SAN FRANCISCO (AP) — Officials in California have announced proposed legislation requiring smartphones to have a built-in “kill switch” to render stolen or lost devices inoperable.
State Sen. Mark Leno, San Francisco District Attorney George Gascon and others said Friday the bill would require mobile devices sold in or shipped to California to have the anti-theft devices starting next year.
They believe the bill that Leno plans to introduce this spring would be the first of its kind in the United States.
The wireless industry says a kill switch could allow hackers to disable phones belonging to individuals along with government and law enforcement agencies.
The industry launched a national stolen phones database in November.
“With robberies of smartphones reaching an all-time high, California cannot continue to stand by when a solution to the problem is readily available,” Leno said in a statement.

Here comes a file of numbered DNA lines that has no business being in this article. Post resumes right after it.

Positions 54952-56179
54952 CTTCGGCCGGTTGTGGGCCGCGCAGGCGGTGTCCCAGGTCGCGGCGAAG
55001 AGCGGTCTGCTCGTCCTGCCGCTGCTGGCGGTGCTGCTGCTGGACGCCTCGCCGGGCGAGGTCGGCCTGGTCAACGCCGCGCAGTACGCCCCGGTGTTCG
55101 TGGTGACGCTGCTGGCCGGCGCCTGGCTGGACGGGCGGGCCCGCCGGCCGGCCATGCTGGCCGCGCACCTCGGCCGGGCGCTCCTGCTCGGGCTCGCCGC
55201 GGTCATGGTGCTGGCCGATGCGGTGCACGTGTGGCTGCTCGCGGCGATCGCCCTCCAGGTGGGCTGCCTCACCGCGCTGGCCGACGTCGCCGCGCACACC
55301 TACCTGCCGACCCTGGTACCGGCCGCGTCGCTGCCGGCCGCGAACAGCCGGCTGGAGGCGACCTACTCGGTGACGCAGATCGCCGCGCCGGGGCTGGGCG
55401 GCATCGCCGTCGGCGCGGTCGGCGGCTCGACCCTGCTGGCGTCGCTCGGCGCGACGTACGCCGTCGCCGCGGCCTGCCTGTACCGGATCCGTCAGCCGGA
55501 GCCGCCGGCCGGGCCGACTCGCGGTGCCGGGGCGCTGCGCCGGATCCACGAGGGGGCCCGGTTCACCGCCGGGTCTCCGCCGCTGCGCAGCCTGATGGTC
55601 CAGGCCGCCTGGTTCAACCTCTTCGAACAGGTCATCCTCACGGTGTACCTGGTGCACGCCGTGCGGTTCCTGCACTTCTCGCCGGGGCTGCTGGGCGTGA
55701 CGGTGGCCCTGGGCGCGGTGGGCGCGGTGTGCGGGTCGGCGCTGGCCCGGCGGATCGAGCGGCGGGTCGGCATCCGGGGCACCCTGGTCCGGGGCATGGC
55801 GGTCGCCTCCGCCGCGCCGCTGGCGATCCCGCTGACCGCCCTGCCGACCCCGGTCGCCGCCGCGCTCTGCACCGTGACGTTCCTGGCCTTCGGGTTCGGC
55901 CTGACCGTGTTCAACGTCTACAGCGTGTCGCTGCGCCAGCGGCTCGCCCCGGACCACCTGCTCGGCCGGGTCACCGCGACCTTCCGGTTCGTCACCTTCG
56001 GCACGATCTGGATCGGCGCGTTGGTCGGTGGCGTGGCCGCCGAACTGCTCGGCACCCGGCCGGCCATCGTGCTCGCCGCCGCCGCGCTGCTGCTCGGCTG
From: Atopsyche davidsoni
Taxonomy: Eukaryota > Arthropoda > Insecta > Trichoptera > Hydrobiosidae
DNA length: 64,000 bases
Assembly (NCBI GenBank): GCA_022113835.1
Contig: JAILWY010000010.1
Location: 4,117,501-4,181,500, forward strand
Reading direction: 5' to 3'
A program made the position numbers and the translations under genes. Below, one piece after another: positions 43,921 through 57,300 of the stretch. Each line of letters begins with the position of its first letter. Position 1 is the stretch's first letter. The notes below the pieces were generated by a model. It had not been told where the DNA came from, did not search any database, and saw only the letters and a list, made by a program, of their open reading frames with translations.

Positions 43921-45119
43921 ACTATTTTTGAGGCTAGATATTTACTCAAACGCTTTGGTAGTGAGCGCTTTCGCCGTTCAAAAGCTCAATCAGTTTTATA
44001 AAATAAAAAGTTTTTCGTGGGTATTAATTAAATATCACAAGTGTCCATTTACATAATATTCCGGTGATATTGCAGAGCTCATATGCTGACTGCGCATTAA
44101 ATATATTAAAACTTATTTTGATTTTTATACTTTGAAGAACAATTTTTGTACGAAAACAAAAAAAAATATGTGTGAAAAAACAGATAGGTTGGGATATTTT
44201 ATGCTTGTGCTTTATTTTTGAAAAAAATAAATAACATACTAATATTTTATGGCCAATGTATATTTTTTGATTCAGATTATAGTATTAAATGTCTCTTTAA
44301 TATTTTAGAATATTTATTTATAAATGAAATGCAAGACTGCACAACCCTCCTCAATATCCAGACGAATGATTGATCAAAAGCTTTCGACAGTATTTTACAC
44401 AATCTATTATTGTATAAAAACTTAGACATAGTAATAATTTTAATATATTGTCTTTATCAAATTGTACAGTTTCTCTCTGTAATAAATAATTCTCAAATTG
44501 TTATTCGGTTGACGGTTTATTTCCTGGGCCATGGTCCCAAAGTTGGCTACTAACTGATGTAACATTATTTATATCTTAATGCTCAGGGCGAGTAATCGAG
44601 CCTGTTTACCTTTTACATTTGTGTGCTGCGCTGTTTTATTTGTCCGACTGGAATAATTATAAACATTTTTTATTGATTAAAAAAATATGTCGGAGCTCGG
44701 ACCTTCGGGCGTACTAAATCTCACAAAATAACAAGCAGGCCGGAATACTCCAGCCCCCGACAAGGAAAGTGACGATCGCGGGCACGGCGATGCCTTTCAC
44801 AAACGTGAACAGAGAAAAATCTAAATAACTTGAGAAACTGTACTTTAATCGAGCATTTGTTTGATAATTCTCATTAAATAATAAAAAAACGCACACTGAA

Almost 1 in 3 U.S. robberies involve phone theft, the FCC said. Lost and stolen mobile devices — mostly smartphones — cost consumers more than $30 billion in 2012, according to an FCC study.
In San Francisco alone, more than 50 percent of all robberies involve the theft of a mobile device, the San Francisco District Attorney’s office said.
“This legislation will require the industry to stop debating the possibility of implementing existing technological theft solutions, and begin embracing the inevitability,” Gascon said in a statement. “The wireless industry must take action to end the victimization of its customers.”